In our inaugural session, we teamed up with the Fiber Resource Center, Dhaka and Fashion Revolution Bangladesh, the to convene social businesses, producer groups and consumers involved in the artisan made sector in Bangladesh.
Panelists included: Shah Abdus Salam, Founder and Executive Director at Development Wheel (DEW); Hema Helal, Founder at the Sneha Foundation; Nawshin Khair, Creative Director at Aranya and country coordinator and member of the global advisory board for Fashion Revolution, Bangladesh; Ummaima Jahan Dawood, Director at The Fiber Resource Center, Dhaka and; producers from DEW, The Fiber Resource Center, Hems & Hues and Ankur Handicrafts.
“As a fashion design student, the Forum was an educational experience and provided a me with inspiration too.
The organizations represented had a lot of their products on display and I learned about the ways in which the carpets were woven, different techniques of nakshi kanta and the different uses of bamboo. Those techniques were cool! The products were amazing and sustainable. We also talked about fair payment for the producers and how this impacts their livelihoods.
I also got to speak with some of the producers, most of whom are women and some were victims of the Rana Plaza disaster, some with physical disabilities and others from rural parts of the country.
I have learned that nothing is impossible if we put our heart and minds to it. The producers perseverance will encourage me in every step of my life.”
-Ajijur Rahaman Raihan (fashion design student)
“I really enjoyed the Fair Play Forum last year in Bangladesh. There are certain groups of artisans you see regularly but through this venue we were able to connect with some new artisans and to see some new products on the market which was interesting.
There is so much we can learn from each other. In Bangladesh, there are a number of older, well-established businesses that have a lot to teach newer business. Newer businesses also may be more in tune with the current market, social media, and have some newer energy so they have a lot to offer as well. So the more we can share with one another, support one another, encourage one another, the better we can all do. I also find my retailers appreciate when I can introduce them to other artisan groups producing products they are looking for.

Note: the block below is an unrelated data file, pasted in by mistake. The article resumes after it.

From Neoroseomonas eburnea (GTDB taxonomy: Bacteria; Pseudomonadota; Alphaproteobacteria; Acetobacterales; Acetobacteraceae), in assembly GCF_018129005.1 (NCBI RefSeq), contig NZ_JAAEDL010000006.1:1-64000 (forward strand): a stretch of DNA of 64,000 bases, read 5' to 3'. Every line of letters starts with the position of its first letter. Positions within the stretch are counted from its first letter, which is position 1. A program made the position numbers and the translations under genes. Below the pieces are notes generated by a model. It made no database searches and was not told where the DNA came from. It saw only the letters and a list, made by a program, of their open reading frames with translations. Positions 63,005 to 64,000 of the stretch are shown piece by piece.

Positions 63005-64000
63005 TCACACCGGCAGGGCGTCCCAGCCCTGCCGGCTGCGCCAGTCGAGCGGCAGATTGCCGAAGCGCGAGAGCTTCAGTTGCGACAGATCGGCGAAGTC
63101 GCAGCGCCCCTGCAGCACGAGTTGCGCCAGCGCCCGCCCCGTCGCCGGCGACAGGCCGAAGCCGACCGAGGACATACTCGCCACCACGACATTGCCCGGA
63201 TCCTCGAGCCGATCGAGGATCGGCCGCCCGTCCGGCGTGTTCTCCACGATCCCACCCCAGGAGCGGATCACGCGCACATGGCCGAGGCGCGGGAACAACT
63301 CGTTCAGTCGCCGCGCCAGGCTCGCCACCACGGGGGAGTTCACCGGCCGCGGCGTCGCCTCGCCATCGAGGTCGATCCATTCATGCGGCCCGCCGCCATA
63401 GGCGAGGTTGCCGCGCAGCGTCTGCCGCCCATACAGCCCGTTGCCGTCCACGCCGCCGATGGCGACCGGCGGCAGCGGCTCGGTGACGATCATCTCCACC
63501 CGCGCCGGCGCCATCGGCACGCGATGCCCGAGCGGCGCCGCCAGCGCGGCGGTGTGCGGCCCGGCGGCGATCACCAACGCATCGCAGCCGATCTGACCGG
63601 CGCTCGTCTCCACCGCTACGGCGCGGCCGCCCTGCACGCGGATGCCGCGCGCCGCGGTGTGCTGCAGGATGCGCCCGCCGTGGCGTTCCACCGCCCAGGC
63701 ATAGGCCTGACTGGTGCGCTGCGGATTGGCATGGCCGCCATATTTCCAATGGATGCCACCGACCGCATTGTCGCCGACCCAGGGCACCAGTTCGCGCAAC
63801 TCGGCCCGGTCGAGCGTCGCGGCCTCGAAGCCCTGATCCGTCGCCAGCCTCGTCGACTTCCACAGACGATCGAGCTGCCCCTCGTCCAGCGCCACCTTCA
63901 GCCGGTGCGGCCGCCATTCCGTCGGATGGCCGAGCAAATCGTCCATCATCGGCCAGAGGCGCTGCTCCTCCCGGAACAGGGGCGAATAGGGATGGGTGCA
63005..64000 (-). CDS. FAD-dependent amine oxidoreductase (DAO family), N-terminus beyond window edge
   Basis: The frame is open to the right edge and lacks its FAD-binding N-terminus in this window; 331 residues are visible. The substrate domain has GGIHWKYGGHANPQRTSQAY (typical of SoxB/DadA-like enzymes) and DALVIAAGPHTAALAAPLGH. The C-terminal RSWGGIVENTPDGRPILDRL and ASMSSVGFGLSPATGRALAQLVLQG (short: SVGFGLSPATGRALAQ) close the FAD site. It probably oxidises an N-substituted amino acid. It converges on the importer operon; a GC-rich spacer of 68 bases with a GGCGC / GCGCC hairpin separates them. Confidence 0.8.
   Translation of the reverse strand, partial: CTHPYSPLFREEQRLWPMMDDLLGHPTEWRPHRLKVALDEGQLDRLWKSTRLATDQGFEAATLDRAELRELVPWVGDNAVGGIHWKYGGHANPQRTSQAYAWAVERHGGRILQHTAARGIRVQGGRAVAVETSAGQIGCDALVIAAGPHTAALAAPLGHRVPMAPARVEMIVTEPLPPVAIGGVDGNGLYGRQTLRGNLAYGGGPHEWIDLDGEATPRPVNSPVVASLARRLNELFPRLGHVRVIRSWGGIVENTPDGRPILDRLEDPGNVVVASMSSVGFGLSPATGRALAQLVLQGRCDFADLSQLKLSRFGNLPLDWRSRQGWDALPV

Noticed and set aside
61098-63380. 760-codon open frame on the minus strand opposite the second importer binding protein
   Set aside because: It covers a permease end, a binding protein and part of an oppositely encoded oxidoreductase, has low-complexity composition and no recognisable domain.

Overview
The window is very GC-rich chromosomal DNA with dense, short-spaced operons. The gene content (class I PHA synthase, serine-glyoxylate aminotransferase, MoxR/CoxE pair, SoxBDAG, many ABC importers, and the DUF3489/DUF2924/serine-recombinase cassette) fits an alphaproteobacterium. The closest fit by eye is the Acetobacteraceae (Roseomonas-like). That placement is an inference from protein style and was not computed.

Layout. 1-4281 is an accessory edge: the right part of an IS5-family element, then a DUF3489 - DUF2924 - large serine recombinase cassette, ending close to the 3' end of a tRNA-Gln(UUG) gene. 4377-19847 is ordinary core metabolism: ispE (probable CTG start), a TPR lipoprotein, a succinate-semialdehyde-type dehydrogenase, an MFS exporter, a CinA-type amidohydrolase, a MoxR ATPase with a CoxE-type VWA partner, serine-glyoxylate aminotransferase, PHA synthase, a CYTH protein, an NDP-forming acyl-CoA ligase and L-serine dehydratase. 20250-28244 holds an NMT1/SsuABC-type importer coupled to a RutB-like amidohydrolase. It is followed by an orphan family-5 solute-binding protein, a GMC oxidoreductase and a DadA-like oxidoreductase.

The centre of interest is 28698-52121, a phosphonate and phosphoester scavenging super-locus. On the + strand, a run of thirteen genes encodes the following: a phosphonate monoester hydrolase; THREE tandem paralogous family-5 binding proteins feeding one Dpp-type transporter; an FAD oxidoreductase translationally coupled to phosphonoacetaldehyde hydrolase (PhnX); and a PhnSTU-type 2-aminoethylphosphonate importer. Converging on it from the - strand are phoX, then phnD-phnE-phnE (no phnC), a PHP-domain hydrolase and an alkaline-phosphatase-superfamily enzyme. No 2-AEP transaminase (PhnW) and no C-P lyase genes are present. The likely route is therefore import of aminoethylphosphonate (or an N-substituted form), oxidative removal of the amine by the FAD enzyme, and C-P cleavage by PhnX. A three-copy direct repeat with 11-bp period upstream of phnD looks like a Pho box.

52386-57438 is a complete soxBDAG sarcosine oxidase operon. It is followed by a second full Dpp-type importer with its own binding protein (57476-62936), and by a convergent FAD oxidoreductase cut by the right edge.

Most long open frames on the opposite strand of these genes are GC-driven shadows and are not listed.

I appreciate the contacts and exposure I gained through Fair Play Forum and I’d encourage anyone to participate in similar events in your community.”
-Robin Seyfert (Managing Director and Founder, Basha Boutique)
“I gained a lot of experience from the Forum. Not only did I get to showcase our products but I got to too see products from other organizations as well. I was able to share my own story as well as the stories of the other disabled women that make our products. Sharing these stories and hearing the audience’s responses and interest was of encouragement tome.
I also had the opportunity to meet with people with whom I would like to network and collaborate in the future.”
-Shafaly Akhtar (Ankur Handicrafts)
“The forum provided a good platform for networking, which is crucial for businesses in general. However, given that this sector is still fairly new in Bangladesh, as traditionally the focus has been selling to the international market, the exchange of information, ideas, contacts aren’t quite large spread!
As for new networks being opened, it has definitely been an eye opener! I learned from other organizations that were previously unknown to me, about resources they use, the people they employ and their market base. It was interesting to hear about some of the challenges we share working in this sector. This has opened the door to potential collaborations in the future.”